Research partnership targets laws impacting bike safety

by / Wednesday, 22 July 2015 / Published in News item
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The Amy Gillett Foundation has joined forces with the University of New South Wales Law faculty and Colin Biggers & Paisley to conduct the research into all laws impacting on bike safety in Australia.

The bicycle safety organisation has formed a unique partnership with University of NSW and a major law firm to investigate how legal frameworks affect bike safety.

Amy Gillett Foundation CEO Belinda Clark said the research into legal frameworks that affect bike safety, will touch on the Australian Road Rules and state based criminal and civil laws, such as assault, negligence, and dangerous driving.

“It is timely that ten years after Amy Gillett died after being hit by a car while cycling in Germany, we look for long term improvements to bike safety,” Ms Clark said.

“This partnership with UNSW Law and Colin Biggers and Paisley will allow us to identify legislative changes that will make bike riding safer,” Ms Clark continued.

Colin Biggers & Paisley Partner, Nick Crennan said the partnership was under the wing of the Colin Biggers & Paisley Foundation, the firm’s community initiative which was established this year with seed funding of $500,000.

“This is our first bike project and what a worthy one it is. Bike safety is something that affects everyone,” Mr Crennan said.

Associate Dean (Academic) UNSW Law Professor Alex Steel, said UNSW Law was looking forward to offering its students the opportunity be part of the research through its Public Interest Internship program.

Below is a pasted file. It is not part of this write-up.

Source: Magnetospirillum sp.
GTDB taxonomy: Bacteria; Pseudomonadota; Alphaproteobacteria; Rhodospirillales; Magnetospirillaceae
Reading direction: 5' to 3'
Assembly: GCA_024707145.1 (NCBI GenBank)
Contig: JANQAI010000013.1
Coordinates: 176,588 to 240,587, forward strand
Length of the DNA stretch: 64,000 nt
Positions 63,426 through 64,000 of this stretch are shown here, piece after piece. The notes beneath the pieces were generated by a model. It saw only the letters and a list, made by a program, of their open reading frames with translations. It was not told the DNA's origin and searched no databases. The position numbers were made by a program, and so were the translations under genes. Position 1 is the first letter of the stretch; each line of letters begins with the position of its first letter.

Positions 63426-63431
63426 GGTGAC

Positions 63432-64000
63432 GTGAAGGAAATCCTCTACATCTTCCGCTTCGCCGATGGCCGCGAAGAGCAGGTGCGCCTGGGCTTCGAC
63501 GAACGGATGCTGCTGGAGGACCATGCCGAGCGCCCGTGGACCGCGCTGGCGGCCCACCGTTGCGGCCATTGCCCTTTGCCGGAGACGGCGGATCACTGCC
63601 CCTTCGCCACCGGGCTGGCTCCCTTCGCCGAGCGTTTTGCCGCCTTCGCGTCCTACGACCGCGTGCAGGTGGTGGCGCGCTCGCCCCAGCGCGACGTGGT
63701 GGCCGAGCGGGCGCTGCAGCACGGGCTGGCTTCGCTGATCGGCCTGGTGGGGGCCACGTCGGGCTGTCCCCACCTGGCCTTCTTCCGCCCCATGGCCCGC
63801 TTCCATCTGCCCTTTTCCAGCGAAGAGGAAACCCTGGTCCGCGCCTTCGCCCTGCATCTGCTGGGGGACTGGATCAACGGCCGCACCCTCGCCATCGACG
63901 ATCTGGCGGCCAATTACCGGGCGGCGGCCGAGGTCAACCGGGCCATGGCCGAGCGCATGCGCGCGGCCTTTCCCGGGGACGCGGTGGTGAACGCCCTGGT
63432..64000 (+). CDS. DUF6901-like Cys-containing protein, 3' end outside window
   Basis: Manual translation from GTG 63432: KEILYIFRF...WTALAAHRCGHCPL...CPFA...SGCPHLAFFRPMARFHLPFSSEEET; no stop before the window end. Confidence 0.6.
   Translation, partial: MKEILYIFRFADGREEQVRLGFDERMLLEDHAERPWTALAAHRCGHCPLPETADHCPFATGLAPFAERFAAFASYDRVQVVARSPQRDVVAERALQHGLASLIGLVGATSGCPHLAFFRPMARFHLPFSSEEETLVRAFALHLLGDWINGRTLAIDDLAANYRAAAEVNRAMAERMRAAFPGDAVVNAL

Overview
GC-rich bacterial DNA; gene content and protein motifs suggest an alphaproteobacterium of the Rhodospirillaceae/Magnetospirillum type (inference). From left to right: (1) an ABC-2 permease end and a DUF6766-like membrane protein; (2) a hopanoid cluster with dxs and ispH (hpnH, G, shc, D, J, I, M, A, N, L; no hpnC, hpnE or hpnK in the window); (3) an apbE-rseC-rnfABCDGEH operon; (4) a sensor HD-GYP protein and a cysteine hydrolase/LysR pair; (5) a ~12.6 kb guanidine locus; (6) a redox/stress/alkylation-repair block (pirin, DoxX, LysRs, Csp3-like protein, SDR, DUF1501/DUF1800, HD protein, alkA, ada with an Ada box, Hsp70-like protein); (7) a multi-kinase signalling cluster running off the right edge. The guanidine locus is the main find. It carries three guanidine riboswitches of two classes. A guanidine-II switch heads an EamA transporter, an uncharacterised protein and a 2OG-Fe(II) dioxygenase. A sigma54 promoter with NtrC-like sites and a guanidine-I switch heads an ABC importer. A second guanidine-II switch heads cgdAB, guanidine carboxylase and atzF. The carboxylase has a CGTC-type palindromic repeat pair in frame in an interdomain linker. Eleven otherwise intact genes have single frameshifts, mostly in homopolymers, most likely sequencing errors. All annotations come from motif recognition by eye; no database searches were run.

“Our first intern Simon Elder is a great example of what the students can bring to the project with a joint engineering and law background as well as a passion for road safety,” Professor Steel said.

Amy Gillett died on 18 July 2005 when she was hit by a car while cycling in Germany with the Australian national team.

The Amy Gillett Foundation was formed with the single purpose to make bike riding safer and has as its mission to achieve zero bike fatalities in Australia. It is drawing attention to the anniversary of Amy’s death to mark the Foundation’s progress on bike safety and to continue to press for change on bike safety issues.

“We have reached so many people with the message about sharing the road but there is still
more to do,” Ms Clark said.

This month the Foundation is celebrating Amy’s legacy with the We Remember Amy Campaign. This includes the release of a series of videos, a social media campaign and professional cycling teams honouring Amy in Germany on 18 July. The first video features Amy’s family, while the second video talks about Amy’s legacy to the community.

Media inquiries:

Samantha Culbert – Amy Gillett Foundation Media

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